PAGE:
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Australians love live music. It’s everywhere and part of everyone’s life. It’s also a multi-billion dollar industry, yet the majority of musicians do not make a living from music.

  • Average musician incomes are below the minimum wage
  • Most need to work two or more jobs to make ends meet.
  • After preparation time and other expenses, musicians are left with a fraction of their hourly performance rate. 
  • Performance contracts are regularly broken. Gigs are often not paid at all, or cancelled with little notice.

Is there any doubt that musicians need a stronger voice? We’ve come together under the Media, Entertainment Arts Alliance (MEAA) to form a new union.

An Industry In Crisis

MUSICIANS ARE UNDERPAID

For every 1 hour of performance time, musicians spend 3 hours rehearsing, marketing and promoting their music.After preparation time and related expenses, musicians receive a fraction of their hourly rate when they perform.

WOMEN IN MUSIC ARE DISADVANTAGED

Despite making up almost 50% of qualified musicians, women only hold 28% of senior & strategic roles in key industry organisations.

TOO MANY GIGS ARE UNPAID

1 in 4 gigs are unpaid, and gigs are increasingly difficult to find. To make matters worse, average musician incomes are below minimum wage.Most need to work two or more jobs to make ends meet.

CONTRACTS ARE REGULARLY BROKEN

Gigs are often not paid at all, or cancelled with little notice, with performance contracts regularly broken without consequences.35% of musicians are paid less than the agreed rate at least 10% of the time.

A Plan For Change

Fixing musicians’ income means fixing the way contracts work and making sure performance agreements are reliable and can be enforced; it means getting the settings right so that we can grow opportunities for musicians and encourage the best operators to keep investing; and this means making sure that venues can operate where the audiences and musicians live; and to do this we’ll need better planning and licensing regulation, from all levels of government.

Getting any of this done requires stability and a set of reliable standards defining the rules musicians will stand by and require of business and the community. Musicians need to know that they can count on fair fees when they play and that they won’t end up being undercut, having gigs cancelled at short notice or money not paid at all.

We need an industry that respects the time it takes to prepare, set up and travel to gigs. We need the best venues and promoters to be recognised for how they treat musicians and we need rogue operators taken out of the industry.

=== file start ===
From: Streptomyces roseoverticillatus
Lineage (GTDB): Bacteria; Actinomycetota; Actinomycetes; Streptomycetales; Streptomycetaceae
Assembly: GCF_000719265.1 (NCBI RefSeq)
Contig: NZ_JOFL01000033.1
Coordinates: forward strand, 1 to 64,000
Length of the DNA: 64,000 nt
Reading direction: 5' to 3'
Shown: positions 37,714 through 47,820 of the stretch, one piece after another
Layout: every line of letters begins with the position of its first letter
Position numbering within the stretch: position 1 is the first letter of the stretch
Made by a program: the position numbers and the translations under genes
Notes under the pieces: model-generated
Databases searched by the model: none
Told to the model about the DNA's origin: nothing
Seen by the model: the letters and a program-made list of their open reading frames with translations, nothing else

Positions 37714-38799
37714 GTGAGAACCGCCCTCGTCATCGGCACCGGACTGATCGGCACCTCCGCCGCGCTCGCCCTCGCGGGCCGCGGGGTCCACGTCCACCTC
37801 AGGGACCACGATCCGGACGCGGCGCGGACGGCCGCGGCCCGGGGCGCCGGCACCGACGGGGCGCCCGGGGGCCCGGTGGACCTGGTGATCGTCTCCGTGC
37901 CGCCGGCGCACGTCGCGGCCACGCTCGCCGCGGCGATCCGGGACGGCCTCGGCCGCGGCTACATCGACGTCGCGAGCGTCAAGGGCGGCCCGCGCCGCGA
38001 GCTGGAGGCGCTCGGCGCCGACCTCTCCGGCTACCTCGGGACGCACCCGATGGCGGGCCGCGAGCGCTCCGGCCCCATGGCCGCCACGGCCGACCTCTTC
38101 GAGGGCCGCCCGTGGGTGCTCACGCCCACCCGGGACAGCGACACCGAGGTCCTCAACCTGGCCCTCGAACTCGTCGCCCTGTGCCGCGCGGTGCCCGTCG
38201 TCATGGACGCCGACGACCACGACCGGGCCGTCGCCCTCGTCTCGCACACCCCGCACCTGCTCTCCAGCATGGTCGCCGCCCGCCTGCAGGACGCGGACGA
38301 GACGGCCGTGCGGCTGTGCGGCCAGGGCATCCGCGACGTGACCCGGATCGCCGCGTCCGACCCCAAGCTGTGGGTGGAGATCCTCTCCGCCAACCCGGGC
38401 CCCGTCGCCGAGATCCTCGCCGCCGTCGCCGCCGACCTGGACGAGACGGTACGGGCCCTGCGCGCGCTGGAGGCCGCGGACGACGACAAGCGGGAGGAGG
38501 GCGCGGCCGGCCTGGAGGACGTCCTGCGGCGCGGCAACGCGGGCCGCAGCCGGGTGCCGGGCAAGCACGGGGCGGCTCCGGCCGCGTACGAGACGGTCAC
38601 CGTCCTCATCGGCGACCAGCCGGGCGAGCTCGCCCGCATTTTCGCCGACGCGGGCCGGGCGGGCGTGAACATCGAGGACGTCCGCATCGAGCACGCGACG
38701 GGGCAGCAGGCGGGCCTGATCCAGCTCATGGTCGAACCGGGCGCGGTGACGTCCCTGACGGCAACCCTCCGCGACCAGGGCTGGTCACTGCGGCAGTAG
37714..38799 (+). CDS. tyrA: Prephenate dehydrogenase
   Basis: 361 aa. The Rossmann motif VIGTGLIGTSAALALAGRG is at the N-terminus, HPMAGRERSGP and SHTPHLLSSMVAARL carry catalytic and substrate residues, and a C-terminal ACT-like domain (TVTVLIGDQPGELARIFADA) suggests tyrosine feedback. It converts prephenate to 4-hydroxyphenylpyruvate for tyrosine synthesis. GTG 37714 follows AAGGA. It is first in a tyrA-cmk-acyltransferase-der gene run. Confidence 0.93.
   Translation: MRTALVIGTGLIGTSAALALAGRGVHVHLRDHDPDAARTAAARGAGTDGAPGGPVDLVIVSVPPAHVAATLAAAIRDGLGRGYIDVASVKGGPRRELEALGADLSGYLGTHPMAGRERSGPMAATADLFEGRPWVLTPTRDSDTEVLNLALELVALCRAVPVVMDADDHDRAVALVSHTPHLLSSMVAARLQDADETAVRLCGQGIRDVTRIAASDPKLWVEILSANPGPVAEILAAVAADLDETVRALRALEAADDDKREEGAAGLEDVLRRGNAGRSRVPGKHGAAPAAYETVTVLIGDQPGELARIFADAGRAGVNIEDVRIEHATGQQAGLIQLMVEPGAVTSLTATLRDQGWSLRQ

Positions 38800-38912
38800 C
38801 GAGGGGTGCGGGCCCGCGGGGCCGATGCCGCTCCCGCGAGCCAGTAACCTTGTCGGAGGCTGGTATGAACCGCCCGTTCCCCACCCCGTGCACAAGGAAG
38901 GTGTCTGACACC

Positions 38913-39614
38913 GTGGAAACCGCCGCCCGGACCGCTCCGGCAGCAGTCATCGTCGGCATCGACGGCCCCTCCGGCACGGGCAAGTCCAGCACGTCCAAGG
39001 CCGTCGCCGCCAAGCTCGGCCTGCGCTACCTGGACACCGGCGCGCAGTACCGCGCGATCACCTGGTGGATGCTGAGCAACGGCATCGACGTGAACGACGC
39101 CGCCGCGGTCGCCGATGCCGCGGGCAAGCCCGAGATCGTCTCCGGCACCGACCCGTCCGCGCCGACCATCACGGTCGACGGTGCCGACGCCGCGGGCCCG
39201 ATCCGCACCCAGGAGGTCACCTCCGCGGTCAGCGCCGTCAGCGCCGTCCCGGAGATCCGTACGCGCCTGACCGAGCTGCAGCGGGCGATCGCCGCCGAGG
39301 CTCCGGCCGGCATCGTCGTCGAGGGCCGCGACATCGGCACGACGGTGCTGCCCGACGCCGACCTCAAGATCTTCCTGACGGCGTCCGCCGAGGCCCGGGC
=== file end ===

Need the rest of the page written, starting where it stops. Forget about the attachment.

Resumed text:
Fair standards for live performance will encourage more musicians to keep up with their craft. It will promote diversity and music that truly reflects the richness of modern Australia. Fair standards for live performance will bring people together, marginalise anti-social behaviour and boost our entertainment and night time economies.

We can all agree on this, so how do we get there? Through our “Love Live Music” campaign we will develop and implement an industry code of conduct.

How Will The Code Of Conduct Work?

An industry code of conduct will set fair fees for performances and ensure that musicians will not undercut one another. It will assist musicians demand a minimum fee for performances. Fair fees will allow venues to prosper and provide a reliable base for musicians, with exceptions for genuine “open mic nights”, and charity fund raising.

Under the code, performance fees will account for load in and load out, set up, and sound checks and fair payments will extend to local support acts and festival performances.

It will establish a standard, enforceable, performance fee agreement, in plain English that doesn’t require legal expertise to understand.

Importantly disputes will be dealt with in a no-cost jurisdiction, where lawyers are not required, such as an industrial or consumer tribunal.

And of course, our code will contain principles and guidelines for preventing and dealing with harassment, discrimination, bullying and anti-social behaviour.

© 2021 All rights reserved. Musicians Australia is an initiative of the Media, Entertainment & Arts Alliance (MEAA).